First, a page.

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  • Roberson sets sights on making mark with Rams

    • By Joe Lyons

    Marcus Roberson refuses to let what happened — or didn’t happen — during last month’s NFL draft hold him back.

    “You can’t control the uncontrollable,’’ said Roberson, a former University of Florida cornerback who wasn’t picked and signed with the Rams as a free agent shortly after the draft. “My opportunity is here and now and it’s up to me to try and make the best of it. My focus is on making the team and doing whatever I can to help the Rams.’’

    Roberson, who stands 6 feet and weighs 190 pounds, was highly touted coming into the draft, with some “experts’’ viewing him as a possible second- or third-round selection. But after three days and seven rounds, he still was available. He said he drew interest from several teams before deciding to sign with the Rams.

    “I felt like this was a place where I could fit in well,’’ said Roberson, who received a $15,000 signing bonus. “It’s a good system with a great coaching staff that can teach me a lot. I played in an NFL-type scheme at Florida and that’s helped with the transition. Still, learning the plays and the terminology’s a little different. But I definitely feel like I’m catching on and getting more comfortable every day.’’

    The Rams, who held their first of 10 organized team activities Tuesday at Rams Park, addressed a need by adding a number of cornerbacks in the offseason, including sixth-round draft pick E.J. Gaines from Missouri as well as rookie free agents Roberson and Greg Reid (Florida State). Holdovers at the position are starters Janoris Jenkins and Trumaine Johnson, plus backups Brandon McGee and Darren Woodward.

    In addition, second-round draft pick Lamarcus Joyner (Florida State) and rookie free agent Jarrid Bryant (South Dakota) are listed as defensive backs, capable off playing corner or safety.

    “It’s a strong group,’’ Roberson said. “But competition is what pushes you to get better.’’

    Spirited competition is nothing new for Roberson, a product of perennial national prep power St. Thomas Aquinas High in Fort Lauderdale, Fla.

    It led all high schools in drafted players this year, with four — Joyner by the Rams in the second round, Wisconsin safety Dezmen Southward by the Falcons in the third round, Miami guard Brandon Linder by the Jaguars in the third round and Wisconsin running back James White by the Patriots in the fourth round.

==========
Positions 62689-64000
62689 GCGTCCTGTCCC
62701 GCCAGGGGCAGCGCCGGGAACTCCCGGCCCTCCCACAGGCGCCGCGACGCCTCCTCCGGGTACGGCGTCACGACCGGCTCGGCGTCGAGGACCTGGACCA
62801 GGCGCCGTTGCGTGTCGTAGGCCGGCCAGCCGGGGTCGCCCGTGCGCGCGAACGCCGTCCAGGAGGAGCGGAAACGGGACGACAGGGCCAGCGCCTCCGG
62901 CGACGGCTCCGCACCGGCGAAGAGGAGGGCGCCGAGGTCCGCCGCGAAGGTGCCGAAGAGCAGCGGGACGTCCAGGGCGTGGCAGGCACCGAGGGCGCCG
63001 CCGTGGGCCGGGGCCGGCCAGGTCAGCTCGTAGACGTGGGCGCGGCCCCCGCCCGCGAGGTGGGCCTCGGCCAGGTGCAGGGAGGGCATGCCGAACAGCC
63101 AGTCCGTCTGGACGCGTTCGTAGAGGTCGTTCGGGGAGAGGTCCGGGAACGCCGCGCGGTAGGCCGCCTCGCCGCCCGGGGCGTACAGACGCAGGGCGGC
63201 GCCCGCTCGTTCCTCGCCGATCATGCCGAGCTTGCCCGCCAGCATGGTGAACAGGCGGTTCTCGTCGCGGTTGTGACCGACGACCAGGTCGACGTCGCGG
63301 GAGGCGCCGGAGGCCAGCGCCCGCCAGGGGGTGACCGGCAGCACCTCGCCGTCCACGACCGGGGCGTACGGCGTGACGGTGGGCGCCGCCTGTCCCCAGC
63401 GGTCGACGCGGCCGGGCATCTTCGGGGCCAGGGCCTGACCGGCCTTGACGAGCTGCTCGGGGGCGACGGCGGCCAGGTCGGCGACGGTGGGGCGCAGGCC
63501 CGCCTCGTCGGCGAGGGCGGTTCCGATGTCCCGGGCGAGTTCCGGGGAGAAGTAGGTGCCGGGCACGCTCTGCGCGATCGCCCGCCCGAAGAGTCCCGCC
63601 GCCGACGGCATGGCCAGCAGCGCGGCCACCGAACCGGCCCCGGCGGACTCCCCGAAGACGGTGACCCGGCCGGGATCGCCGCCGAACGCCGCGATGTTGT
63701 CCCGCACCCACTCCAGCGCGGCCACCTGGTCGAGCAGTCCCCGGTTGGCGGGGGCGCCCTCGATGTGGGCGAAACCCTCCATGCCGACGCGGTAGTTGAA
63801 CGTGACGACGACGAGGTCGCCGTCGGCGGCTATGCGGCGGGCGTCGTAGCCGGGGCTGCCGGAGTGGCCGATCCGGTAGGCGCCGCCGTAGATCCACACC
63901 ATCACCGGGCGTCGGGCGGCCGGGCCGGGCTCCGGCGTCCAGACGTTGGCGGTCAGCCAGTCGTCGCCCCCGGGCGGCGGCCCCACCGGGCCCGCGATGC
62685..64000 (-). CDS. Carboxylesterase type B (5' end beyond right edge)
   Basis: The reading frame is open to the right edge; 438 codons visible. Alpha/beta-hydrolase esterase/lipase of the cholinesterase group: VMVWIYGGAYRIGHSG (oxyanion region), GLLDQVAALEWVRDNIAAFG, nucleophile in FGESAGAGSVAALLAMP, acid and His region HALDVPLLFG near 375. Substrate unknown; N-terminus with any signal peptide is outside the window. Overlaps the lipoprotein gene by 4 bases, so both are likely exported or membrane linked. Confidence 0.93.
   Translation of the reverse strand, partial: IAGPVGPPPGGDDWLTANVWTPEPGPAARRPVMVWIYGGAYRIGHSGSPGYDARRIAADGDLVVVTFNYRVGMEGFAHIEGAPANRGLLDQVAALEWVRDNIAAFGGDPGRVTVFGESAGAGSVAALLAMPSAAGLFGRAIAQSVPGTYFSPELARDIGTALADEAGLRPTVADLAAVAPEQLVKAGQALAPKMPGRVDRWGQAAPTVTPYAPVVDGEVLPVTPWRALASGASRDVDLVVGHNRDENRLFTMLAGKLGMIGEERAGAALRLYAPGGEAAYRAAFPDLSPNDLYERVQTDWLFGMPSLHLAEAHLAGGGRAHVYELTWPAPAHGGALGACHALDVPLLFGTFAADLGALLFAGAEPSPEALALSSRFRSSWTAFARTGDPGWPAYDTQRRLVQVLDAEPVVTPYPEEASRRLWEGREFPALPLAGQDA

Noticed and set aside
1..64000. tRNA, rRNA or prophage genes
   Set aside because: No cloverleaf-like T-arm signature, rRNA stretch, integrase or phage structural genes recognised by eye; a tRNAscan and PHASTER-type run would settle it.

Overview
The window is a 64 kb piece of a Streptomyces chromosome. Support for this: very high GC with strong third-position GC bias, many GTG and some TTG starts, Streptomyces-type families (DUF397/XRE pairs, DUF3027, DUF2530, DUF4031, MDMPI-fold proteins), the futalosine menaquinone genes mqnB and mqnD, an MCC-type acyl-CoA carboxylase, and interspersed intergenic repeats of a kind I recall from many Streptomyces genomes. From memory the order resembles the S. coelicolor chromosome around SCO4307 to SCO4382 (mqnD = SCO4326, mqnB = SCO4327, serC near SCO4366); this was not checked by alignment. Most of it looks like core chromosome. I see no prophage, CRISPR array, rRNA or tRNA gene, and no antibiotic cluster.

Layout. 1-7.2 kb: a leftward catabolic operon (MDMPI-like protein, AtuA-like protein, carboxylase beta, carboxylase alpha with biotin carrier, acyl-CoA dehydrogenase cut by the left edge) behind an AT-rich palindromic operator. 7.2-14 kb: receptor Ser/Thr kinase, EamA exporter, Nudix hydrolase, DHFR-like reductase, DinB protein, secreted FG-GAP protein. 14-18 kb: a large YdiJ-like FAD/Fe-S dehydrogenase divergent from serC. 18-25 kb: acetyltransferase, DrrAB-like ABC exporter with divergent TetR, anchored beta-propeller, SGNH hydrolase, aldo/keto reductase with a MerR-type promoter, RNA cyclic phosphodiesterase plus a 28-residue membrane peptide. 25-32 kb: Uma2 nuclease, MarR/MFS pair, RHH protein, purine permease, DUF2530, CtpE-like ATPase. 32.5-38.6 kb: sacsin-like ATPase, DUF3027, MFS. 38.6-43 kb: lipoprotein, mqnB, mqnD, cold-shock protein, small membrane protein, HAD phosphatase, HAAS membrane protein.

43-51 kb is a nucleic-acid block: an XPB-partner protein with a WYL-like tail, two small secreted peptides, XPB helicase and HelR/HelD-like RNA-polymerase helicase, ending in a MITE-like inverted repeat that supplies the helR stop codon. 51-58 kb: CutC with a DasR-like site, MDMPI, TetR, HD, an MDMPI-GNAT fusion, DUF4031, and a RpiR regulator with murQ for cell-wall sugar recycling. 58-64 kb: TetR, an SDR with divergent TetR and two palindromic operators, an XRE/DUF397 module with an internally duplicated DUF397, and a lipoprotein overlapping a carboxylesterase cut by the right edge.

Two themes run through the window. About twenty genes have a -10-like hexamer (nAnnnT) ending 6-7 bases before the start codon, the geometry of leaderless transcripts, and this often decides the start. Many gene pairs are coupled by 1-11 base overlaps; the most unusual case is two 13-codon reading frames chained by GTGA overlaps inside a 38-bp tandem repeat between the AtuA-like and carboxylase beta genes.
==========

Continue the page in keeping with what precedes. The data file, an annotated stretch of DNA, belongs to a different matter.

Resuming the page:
In 2010, when Roberson was a junior, Aquinas went 15-0, captured the Class 5A title and ended up ranked third nationally.

    “We were pretty good,’’ the soft-spoken Roberson said. “It’s a private Catholic school program coached by the great George Smith. He’s a great coach and I really enjoyed my time playing there.’’

    So who was the true shutdown cornerback on that squad, Joyner, the senior, or Roberson, the junior?

    “No, we both were good,’’ Roberson said, chuckling.

    As a true freshman with the Gators, Roberson started the first 10 games in 2011 before being sidelined because of a neck injury that required surgery. He played in all 13 games in 2012, starting four. That season, he was second in the Southeastern Conference with 14 passes defended and had 12 pass breakups.

    Last fall, ankle and knee injuries limited Roberson to seven games and just four starts. He missed another game because of suspension after breaking unspecified team rules.

    “The injuries definitely hindered me,’’ he said. “But injuries are a part of football, something you just have to learn to play through.’’

    Roberson, 21, elected to leave Florida after just three seasons. He described himself as a ‘ballhawk’’ and seems to be a good fit for the aggressive scheme employed by new Rams defensive coordinator Gregg Williams.

    “I’m a press, man, man-to-man corner who can adjust as needed,’’ he said. “I consider myself an all-around corner.’’

    But Roberson will be the first to admit he has room to grow — literally.

    “I need to get bigger, stronger and faster because the opponents in the NFL are bigger and faster,’’ he said. “I’m looking forward to (offseason practices) and to training camp. This is the next step in my life and I’m really excited about it.’’

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  • Rambos
    Bryant ready to take his shot after losing most of his senior season
    by Rambos
    Bryant ready to take his shot after losing most of his senior season to injury